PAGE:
The demand for (IGA) identity governance solutions in Singapore is on the rise, driven by the increasing frequency of cyber incidents and the need for robust security measures. Naturally, such an approach has clear implications for not just governance efforts but also compliance. This is because it becomes virtually impossible to see at a glance who has access to what, whether those access privileges are still valid, and the extent to which access rights leave the overall organisation at risk.
Below, we outline the most common challenges of IGA implementations and tips to solve them.
1. Managing vendors
Managing access rights for third-party vendors and contractors can seem like a Wild West situation, given that there are no best practices, laws, or controls that one can easily take inspiration from. This difficulty stems from the fact that they are completely unlike regular employees, who are much easier to manage because they are handled via your HR team.
Organisations are notified whenever a user leaves so upper management knows when to revoke their access. This is not the same for contractors who rarely get a repository of their users, making it incredibly hard to manage their access. Once they get the resources they need to fulfil their responsibilities, they simply leave, and it is often the case that their accounts never get terminated or disabled, resulting in many orphaned accounts that pose an immense security risk.
The cause of all this is the fact that third-party users are not usually included in the company’s human resources solutions since they are not classified as regular, full-time employees. As such, it is very easy to lose track of their access to the company’s network, and there are also no effective means of reminding HR to de-provision them since there are no records of them “leaving” the company.
One way to solve this widespread issue is by including them not in your in-house HR system but rather adopting the Identity Governance & Administration (IGA) solution that helps enhance your cybersecurity posture and ensures robust identity management practices within a dynamic business environment.
2. Visibility into access
Employees generally have no issues accessing their organisation’s systems and resources. However, losing it is a different story. Users who have been in the company for a very long time tend to get promoted or change jobs over their employment yet never lose any of their previous access. This leads to many tenured employees having way too much access.
Another factor that adds to this problem is the common practice of mirroring an existing user’s access for new employees or users, which may cause the latter to have more privileges than they should. How can organisations identify these over-provisioned accounts? Or the hidden, nested, and orphaned accounts?
In the traditional approach, organisations tend to second guess if the roles they created were provisioned correctly, comb over spreadsheets, and rely on managers whose main goal is not security but to reinforce certifications. Hence, one way to solve this issue is by implementing a visual grouping system that automates the grouping of similar entitlements.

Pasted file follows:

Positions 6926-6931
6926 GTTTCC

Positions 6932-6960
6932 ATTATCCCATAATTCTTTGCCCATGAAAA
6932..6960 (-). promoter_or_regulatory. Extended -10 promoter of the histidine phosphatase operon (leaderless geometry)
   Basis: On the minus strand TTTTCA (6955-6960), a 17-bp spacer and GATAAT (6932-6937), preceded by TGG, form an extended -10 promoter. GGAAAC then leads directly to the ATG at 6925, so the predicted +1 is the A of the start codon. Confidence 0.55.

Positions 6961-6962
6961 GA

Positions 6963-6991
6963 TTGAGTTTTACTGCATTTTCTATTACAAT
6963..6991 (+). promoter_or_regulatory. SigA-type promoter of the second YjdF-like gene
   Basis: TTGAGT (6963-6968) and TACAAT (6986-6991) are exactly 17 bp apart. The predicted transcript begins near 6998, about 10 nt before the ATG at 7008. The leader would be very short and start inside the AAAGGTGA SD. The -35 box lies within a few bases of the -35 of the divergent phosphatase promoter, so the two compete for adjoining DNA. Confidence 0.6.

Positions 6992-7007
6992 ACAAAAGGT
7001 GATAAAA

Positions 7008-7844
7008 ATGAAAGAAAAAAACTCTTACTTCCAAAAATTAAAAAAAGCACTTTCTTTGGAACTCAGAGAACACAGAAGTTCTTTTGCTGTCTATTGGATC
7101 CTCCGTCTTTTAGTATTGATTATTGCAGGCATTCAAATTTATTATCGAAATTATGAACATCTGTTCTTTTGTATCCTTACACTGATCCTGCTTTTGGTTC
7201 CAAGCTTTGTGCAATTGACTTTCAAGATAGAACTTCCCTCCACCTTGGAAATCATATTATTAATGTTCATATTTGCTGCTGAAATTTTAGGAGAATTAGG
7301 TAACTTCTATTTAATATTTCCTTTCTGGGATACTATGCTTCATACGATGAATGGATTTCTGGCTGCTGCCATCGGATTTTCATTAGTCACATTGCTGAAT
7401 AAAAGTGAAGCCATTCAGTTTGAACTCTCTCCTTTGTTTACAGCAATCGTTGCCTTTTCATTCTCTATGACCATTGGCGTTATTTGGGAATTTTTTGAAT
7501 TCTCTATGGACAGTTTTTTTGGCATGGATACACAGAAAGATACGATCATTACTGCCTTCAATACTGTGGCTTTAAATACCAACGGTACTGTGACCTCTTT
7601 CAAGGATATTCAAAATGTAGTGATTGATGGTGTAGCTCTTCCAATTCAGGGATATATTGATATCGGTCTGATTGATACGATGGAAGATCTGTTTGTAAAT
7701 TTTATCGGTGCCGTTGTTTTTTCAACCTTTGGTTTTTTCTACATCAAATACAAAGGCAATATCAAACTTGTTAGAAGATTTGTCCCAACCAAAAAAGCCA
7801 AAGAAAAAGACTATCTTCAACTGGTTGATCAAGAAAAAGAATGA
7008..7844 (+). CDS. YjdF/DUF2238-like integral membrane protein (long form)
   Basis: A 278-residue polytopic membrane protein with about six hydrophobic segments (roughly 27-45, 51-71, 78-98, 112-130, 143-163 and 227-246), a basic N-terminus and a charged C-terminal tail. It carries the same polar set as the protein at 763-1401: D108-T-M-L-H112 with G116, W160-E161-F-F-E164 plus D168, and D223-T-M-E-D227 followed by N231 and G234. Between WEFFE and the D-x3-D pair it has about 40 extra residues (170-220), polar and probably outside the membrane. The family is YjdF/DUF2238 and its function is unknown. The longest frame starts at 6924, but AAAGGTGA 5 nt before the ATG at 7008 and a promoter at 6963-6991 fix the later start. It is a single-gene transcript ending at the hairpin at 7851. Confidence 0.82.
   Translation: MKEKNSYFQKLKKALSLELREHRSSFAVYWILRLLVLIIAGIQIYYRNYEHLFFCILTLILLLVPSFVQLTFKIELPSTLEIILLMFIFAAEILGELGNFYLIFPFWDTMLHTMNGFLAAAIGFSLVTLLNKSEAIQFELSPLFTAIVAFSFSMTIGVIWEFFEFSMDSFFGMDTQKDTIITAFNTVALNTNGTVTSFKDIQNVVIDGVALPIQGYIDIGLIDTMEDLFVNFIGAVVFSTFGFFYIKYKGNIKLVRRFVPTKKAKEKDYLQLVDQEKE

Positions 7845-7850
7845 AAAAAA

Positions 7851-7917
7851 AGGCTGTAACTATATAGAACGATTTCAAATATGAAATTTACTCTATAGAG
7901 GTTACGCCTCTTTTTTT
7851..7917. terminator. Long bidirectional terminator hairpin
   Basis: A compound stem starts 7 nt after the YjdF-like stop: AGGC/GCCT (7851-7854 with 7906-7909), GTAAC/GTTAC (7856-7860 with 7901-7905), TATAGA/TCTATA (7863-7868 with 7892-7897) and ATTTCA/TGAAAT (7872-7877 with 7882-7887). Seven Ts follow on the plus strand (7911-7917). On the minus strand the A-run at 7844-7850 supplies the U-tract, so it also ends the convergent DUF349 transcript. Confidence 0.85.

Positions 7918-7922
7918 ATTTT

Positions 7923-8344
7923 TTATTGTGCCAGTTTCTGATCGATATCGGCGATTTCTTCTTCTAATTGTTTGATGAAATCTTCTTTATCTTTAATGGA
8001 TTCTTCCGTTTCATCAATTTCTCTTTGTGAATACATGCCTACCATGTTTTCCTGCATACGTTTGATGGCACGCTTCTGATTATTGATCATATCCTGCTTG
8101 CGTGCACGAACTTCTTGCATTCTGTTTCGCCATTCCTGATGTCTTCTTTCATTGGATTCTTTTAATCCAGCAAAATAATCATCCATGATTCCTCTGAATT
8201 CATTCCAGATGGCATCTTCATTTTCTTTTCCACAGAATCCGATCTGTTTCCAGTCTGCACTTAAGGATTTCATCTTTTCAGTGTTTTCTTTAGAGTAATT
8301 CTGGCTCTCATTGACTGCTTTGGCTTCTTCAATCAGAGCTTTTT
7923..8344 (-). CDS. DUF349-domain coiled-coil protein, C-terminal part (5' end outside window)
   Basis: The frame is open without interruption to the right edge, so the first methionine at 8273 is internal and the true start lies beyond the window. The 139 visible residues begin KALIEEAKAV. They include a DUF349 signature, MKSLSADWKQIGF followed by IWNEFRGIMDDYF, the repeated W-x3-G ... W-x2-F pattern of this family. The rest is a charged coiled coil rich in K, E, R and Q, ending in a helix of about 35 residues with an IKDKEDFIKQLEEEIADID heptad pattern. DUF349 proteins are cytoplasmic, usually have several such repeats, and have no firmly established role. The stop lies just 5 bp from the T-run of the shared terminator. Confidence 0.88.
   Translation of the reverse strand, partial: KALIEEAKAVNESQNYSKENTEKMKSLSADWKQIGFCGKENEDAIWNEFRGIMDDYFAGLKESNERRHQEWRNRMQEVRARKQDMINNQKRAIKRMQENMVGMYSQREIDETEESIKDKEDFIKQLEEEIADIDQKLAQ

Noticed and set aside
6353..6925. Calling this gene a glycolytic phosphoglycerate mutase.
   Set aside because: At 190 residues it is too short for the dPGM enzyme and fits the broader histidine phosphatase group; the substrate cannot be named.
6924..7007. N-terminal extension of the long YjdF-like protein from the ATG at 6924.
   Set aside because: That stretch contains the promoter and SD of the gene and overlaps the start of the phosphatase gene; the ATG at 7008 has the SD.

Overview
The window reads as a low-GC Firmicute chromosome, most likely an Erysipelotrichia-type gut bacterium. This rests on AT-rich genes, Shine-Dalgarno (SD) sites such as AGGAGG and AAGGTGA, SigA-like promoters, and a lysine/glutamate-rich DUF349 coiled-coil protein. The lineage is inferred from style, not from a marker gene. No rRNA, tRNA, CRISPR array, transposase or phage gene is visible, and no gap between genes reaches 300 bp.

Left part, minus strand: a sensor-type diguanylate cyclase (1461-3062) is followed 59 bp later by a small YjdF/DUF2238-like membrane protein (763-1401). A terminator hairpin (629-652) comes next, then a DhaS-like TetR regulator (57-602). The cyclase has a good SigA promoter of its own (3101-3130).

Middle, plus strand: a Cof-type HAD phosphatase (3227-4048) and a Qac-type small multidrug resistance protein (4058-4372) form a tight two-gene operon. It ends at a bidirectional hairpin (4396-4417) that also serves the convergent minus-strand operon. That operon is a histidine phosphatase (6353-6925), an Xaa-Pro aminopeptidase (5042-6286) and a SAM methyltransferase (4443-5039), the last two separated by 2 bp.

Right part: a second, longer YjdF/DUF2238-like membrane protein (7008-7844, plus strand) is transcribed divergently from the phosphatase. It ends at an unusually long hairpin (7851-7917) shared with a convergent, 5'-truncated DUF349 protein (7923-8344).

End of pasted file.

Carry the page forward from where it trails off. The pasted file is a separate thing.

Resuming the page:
Having such a system provides visibility over the roles overlaid onto current access, along with the outliers that fall outside of the position or role they are provisioned for. This allows for a quicker identification and de-provisioning process for users who somehow have incorrect access privileges.
3. Time-consuming access reviews
Conducting more access reviews is always an advantage since the more information gets reviewed, the greater the chances of correctly provisioning the least privilege access to users. However, many organisations tend to do just the required annual access review because their existing (and often manual) processes take too much time.
These include gathering data from system owners, dividing the data into spreadsheets for reviewers to check and make decisions, putting all the spreadsheets back together and creating tickets for users whose access needs to be updated or removed.
Managers who are too busy with their primary workload can further complicate things as they may not have enough time and energy to be thorough with this step. Hence, they simply approve everything, which leads to inaccurate reviews and, ultimately, increased security gaps. To make things easier for your reviewers and avoid this pressing issue, consider giving them the tools they need to do their job more efficiently. Otherwise, the increasing number of entitlements and spreadsheets to go over only extends the certification process and causes rubber stamping and certification fatigue.
Empowering them with the right resources can drastically reduce inaccuracies that stem from rubber stamping and shorten the time it takes to conduct reviews, allowing you to do them more often and better enforce least privilege access.
Implementing an effective IGA solution is essential for organisations to safeguard their valuable assets effectively and mitigate security risks, highlighting the importance of IGA in digital transformation today. By having a good grasp of the challenges involved, organisations can be well-equipped to navigate the difficulties and become successful with their IGA implementation. Just keep in mind that the key to this success lies in proper stakeholder engagement, proactive planning, and a comprehensive approach to tackle technical hurdles, user resistance, and cultural shifts. Now, put these insights to use and get started on strengthening your IGA framework.